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NJ Saltwater Fisherman ForumsBoatingMechanical ForumHow to rebuild a Yamaha F200B Water Pump
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Author Topic: How to rebuild a Yamaha F200B Water Pump  (Read 21689 times)
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Fishin Dude
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« on: March 15, 2009, 09:30:48 AM »

Written By Darren Tremmel
AKA Fishin' Dude


The water pump on your outboard provides the raw water necessary to cool your motor and keep it from overheating and possibility causing major, sometimes catastrophic, damage to the motor. If it fails you on the water, the only option is a tow back to the dock and costly repairs. To help prevent this from happening, it is recommended that the water pump be rebuilt every 2 seasons, or every season if you are the type who runs into shallow water and sucks sand and sediment into the motor several times a year.

This motor, a 2003 F200TXRB, came on the boat I purchased last year and used for 1 season. Not knowing when the last water pump service was done, I decided to do it now, and get on an every 2 season schedule.
 

Replacement of the water pump parts on this motor is fairly simple, and can be preformed by virtually anyone who wants to spend an hour working on the job, rather then waiting days or weeks for the marina to finish the job and charge you hundreds of hard-earned dollars.

After reading this article, you will be able replace the water pump parts using a few basic hand tools.

First of course, you will need the water pump repair kit. I ordered Yamaha # 61A-W0078-A3 on-line for $53 and this contains all the parts you need to do the rebuild.  Also pick up a tube of marine grade anti-seize thread lubricant. Starbrite makes one and it can be purchased at West Marine and other marine supply locations. For those of you not familiar with anti-seize lubricant, what it does is prevents sticking and seizing of bolts due to corrosion and heat, and makes future disassemble easier. I used this on all of the bolts.

And now on to the repair.


1.  Fully raise the motor, then pull the tilt support lever and lower the motor onto the support.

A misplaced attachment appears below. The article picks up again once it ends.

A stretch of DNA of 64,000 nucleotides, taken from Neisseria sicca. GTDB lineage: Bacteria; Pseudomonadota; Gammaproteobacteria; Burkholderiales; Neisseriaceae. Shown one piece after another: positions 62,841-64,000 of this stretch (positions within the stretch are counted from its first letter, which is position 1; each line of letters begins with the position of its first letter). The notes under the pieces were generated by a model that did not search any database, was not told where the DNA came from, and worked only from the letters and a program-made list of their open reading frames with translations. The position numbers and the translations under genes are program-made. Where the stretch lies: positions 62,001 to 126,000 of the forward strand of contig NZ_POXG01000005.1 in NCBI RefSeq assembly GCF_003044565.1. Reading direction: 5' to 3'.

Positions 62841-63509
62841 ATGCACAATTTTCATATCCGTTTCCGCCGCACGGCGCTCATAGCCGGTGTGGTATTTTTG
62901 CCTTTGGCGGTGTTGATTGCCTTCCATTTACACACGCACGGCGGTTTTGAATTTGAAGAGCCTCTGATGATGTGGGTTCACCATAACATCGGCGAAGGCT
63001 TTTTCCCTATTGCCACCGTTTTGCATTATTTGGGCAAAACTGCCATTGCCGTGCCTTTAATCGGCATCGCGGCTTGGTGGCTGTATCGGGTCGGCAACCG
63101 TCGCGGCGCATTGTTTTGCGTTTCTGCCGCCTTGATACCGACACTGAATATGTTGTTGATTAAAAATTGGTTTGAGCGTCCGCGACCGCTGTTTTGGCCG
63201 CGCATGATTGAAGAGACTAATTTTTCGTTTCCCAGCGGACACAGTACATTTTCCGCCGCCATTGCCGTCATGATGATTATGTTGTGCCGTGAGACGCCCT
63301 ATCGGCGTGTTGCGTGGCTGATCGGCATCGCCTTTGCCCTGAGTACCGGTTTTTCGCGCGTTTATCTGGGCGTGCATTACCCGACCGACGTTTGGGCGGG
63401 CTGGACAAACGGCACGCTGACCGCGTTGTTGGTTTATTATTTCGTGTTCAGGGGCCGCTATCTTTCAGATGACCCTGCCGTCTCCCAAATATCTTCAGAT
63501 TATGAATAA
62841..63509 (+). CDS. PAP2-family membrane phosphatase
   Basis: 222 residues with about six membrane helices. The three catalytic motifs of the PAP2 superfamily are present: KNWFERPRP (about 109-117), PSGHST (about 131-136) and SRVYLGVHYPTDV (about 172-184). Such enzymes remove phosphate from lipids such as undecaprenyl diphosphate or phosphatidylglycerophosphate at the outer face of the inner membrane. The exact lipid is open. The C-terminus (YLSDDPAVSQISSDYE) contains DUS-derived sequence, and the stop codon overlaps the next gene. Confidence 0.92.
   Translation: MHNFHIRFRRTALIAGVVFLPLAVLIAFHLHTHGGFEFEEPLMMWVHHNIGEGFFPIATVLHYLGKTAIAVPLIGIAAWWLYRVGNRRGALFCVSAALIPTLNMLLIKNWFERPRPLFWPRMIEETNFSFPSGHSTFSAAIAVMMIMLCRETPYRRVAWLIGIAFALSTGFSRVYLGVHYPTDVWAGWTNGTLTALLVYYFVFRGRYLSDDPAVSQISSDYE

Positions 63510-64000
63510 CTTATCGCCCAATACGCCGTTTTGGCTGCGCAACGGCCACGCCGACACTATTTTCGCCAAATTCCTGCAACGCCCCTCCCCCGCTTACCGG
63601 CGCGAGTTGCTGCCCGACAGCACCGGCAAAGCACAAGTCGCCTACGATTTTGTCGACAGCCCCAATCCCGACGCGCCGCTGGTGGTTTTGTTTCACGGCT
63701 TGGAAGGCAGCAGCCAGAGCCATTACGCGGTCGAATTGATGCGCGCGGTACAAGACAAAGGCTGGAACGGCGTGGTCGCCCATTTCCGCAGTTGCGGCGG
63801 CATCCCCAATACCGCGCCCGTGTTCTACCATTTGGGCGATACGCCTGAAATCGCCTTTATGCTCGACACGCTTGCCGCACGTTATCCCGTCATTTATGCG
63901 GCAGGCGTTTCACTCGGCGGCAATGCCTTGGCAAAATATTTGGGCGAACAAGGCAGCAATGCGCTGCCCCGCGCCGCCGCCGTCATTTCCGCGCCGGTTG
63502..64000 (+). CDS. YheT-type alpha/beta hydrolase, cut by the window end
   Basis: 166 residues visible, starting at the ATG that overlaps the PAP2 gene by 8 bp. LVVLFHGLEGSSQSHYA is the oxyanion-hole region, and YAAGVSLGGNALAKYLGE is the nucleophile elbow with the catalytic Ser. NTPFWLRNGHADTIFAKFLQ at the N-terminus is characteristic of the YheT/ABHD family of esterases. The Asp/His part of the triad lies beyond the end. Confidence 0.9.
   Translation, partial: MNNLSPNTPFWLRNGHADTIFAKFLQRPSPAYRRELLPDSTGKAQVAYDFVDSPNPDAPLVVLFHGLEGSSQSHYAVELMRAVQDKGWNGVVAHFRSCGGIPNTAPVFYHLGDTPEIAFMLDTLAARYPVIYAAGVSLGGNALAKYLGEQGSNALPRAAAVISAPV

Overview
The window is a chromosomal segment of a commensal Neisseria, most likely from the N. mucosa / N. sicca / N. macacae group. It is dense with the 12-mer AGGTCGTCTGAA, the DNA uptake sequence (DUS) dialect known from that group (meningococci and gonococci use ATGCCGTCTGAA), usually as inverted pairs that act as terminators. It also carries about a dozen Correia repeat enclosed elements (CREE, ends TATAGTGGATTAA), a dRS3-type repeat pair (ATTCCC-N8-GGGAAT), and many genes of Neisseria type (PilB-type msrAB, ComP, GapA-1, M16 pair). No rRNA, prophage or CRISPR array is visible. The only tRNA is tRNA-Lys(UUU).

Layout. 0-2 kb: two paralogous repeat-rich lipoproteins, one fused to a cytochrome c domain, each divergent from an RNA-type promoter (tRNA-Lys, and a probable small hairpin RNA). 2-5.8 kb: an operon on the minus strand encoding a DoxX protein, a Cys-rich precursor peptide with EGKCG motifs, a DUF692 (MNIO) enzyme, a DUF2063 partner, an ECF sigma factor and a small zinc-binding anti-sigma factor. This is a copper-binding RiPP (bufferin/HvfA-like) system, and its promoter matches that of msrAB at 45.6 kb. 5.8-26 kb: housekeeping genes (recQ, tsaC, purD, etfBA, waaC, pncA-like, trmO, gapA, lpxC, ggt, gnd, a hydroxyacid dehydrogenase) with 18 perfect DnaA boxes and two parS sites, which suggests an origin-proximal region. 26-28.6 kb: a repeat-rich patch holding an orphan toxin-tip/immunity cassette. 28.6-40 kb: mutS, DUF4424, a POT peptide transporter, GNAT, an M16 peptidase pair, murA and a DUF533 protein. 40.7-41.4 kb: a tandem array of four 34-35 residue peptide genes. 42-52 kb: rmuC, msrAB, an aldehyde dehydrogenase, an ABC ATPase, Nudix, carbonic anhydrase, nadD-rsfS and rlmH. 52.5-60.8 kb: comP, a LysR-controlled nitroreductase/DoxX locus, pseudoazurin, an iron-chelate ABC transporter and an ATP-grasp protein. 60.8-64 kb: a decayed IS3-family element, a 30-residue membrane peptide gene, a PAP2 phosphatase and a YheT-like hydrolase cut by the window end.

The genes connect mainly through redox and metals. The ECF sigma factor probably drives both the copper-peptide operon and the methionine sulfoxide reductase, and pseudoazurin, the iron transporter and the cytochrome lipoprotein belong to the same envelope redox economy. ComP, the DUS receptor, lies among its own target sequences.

2.  Remove the prop using standard prop removal routine.

     

3.  Note the position of the trim tab, or take a photograph to remember the position for re-installation.

           

4.  Remove the rubber cap to allow access to the trim tab bolt and remove the bolt while holding the trim tab to keep it from falling.

     

5.  Remove the 2 bolts from under the lower unit.

       

6.  Remove the 3 bolts on each side of the lower unit.

       

7.  Remove the lower unit from the motor. You might have to wiggle it slightly up and down while pulling it out. Pull it straight out until the driveshaft comes completely out and clear of the motor.

     

8.  I placed the lower unit in my B&D Workmate, but you can support it on a workbench with wood blocks or books, milk crates, or whatever works for you.

     

9.  Remove the 4 bolts attaching the water pump housing and remove the housing straight up and off the driveshaft. Clean the housing and save for re-installation.

     

10.  Remove the old "O" rings. Notice in the photo the bottom one was split, which must have caused a slight leak which would explain the rust on the pin on that side.

     

11.  Remove the metal cover over the white compression ring carefully with a screwdriver. Remove both the metal ring and plastic compression ring from the driveshaft, clean and save for re-installation.

     

12.   Note the position of the opening of the impeller housing,about a 4 o'clock position and remove the impeller housing, then remove the 3 washers. Clean and save the washers for re-installation.

     
     
      (Notice the sand and debris on the impeller, I'm glad I decided to do the job)

13.  Remove the impeller from the driveshaft, then, using a pointed punch inserted in the gap at the top of the woodruff key and driveshaft, tap with a hammer and remove the woodruff key.

       

14.  Remove the bottom plate.

       

15.  Remove the Gasket and 2 old pins.

       

16.  Clean the area. It  can be cleaned with air, or if you do not have a compressor you can use your wife's vaccuum cleaner with a tube duct taped to the end to suck any debris from the lower unit. Don't worry, if she gets mad just blame it on me.

       

17.  Install new pins, then new gasket.

       

18.  Install new bottom plate.

     

19.  Install new woodruff key. I used a brass drift punch, tapping it with a hammer. You can use just the hammer but I found it easy to strike with the aid if the drift punch held against the key.

     

20.   Install the new impeller, dots up, dashes down, on the driveshaft, being carefull to line up the slot in the impeller with the woodruff key. Then re-install the 3 washers saved from step 12.

     

21.   Apply a very light coat of Yamaha Marine grease to the inside of the new impeller housing to make installation over the new impeller easier. Bend the all of impeller fins in the same direction to get them inside the housing, turning the driveshaft in a clockwise rotation will help . The torque from the motor will insure that they are facing the right direction to pump when you start the motor for the frist time,  Make sure the opening is in the same 4 o'clock position as in step 12.
     
     

22.   Re-install the white plastic compression ring, then re-install the metal cap by pressing it down using the old metal bottom plate.